Austin, Demolished: Eight Years of Wrecking-ball Data

Above this line of text your web browser should be cycling through images of the more than 5,000 Austin properties that have been permitted for demolition since 2007. Among them, of course, is the site of the former Jumpolin piñata store on E. Cesar Chavez, which was bulldozed in February—piñatas and all—to make way for an SXSW event.

If there’s an upside to that appalling incident it has been the subsequent public outcry and elevated dialogue about the pace of development throughout the city. The Jumpolin demolition has also served as a reminder that beyond the headline-grabbing development cases there are scores of buildings demolished in Austin every month, most of which receive very little attention.

With Austin’s astonishing rate of growth in mind, I’ve set out to examine trends in building demolitions and get a sense of what is disappearing from the Austin cityscape. Thanks to data provided through a City of Austin public information request, you can view the number of demolition permits issued by council district below.

Hover over/touch the chart to view monthly totals:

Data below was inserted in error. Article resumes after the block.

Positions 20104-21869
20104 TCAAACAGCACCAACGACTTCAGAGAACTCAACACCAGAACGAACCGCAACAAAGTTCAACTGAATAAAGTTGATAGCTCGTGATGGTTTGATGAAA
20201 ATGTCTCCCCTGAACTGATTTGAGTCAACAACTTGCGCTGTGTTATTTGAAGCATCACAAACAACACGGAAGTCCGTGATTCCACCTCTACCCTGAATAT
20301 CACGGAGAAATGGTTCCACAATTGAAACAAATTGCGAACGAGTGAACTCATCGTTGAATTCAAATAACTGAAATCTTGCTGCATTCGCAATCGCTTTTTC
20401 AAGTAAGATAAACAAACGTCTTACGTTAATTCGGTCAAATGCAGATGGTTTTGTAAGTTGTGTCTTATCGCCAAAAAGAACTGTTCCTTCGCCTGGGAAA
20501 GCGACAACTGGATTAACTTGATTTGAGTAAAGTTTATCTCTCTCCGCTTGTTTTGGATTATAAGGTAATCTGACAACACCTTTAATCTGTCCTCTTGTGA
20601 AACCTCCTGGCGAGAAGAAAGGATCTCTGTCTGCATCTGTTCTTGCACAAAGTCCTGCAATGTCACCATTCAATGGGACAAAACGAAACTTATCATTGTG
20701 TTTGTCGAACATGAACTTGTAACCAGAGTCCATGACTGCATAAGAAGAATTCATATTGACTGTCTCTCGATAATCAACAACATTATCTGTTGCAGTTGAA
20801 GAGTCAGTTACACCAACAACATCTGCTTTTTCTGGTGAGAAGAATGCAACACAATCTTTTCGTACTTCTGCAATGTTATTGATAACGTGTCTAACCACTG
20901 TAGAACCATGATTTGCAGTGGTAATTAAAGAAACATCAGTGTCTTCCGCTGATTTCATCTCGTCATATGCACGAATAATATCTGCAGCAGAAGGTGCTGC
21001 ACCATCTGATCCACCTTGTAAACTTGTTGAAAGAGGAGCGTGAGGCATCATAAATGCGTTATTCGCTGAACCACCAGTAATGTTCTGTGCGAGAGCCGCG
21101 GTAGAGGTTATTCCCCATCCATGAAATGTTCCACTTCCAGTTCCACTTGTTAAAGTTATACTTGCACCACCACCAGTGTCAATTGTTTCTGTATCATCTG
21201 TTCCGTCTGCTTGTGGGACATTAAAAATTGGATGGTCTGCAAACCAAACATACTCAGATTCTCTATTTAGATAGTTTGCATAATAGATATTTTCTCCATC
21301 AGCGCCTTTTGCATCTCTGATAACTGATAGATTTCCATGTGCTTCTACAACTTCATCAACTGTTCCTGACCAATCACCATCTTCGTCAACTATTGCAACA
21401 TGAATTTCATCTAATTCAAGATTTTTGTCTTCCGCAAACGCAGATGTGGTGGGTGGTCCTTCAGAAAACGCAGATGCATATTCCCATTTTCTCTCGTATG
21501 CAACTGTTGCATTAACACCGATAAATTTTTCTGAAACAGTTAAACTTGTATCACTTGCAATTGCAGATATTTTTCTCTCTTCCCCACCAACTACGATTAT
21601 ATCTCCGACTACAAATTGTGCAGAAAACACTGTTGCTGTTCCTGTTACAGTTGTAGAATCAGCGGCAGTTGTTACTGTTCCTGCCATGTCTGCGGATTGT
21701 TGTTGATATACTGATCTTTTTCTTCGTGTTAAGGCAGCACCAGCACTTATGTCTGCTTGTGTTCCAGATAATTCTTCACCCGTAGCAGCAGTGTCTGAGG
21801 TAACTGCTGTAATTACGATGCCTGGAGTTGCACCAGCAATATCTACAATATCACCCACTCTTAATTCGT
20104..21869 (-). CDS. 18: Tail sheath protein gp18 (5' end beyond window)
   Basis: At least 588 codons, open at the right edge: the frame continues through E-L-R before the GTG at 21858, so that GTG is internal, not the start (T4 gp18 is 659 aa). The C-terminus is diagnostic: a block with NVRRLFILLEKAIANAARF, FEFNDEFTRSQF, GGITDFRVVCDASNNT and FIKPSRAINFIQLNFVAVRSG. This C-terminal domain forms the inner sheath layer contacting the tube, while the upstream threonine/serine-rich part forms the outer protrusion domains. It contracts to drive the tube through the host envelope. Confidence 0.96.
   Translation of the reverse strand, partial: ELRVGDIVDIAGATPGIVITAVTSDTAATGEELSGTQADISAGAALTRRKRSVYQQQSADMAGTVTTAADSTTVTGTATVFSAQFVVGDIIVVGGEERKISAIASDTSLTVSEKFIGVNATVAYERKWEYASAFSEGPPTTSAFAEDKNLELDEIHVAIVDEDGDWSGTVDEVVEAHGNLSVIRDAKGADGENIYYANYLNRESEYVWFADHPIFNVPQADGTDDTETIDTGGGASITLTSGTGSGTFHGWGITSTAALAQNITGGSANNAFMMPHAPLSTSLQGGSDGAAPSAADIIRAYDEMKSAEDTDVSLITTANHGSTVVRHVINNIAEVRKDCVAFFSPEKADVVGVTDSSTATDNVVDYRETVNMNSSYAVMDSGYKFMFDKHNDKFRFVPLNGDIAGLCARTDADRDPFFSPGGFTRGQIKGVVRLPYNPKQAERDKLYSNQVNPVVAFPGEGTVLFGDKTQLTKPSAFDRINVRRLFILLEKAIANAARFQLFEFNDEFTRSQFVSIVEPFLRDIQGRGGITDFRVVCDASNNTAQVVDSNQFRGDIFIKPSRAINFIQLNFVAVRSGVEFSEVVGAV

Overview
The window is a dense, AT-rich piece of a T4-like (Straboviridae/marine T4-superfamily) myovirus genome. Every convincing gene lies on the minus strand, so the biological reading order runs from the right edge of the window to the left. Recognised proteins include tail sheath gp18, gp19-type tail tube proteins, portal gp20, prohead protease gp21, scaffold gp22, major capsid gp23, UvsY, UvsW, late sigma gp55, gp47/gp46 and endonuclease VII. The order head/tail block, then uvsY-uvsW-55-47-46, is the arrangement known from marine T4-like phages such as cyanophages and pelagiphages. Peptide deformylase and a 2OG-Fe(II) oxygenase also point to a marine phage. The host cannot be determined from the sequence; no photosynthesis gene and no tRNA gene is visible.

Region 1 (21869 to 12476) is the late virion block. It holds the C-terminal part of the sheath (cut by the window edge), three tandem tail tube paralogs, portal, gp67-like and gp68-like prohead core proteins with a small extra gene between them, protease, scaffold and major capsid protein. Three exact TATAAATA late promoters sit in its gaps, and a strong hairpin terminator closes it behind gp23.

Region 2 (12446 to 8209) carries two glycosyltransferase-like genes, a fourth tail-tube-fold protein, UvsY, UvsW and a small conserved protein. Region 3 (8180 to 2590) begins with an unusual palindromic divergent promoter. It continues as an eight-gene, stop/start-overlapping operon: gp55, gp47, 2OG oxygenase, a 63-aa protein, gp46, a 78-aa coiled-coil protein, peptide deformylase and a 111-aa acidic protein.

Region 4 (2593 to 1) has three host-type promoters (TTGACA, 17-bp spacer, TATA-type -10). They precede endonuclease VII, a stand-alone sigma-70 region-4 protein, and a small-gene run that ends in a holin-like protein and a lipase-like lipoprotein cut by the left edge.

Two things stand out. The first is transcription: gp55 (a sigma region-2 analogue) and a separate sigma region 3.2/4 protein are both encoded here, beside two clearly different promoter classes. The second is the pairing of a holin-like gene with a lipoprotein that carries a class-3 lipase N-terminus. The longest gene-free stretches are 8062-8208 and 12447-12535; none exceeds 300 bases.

Building demolitions per month by City of Austin council district, 2007-2015.

You can see that District 9—which stretches from South Congress to Hyde Park—leads the city in demolitions by wide a margin. We can also observe a steady rise in demolitions in West Austin’s District 10, as well as the Eastside’s Districts 1 and 3. The sudden spike in District 2 demolitions is almost entirely driven by the Onion Creek flooding and buyout.

If demolitions in these areas are a symptom of reinvestment and redevelopment then it’s safe to assume they will continue to trend upwards in parallel with property values. In any case, demolitions provide an interesting barometer of Austin’s changing built environment, and I’m looking forward to digging more deeply into the data.

Expect a parcel-by-parcel map sometime in the next week or so!


Sources: City of Austin; D3.js;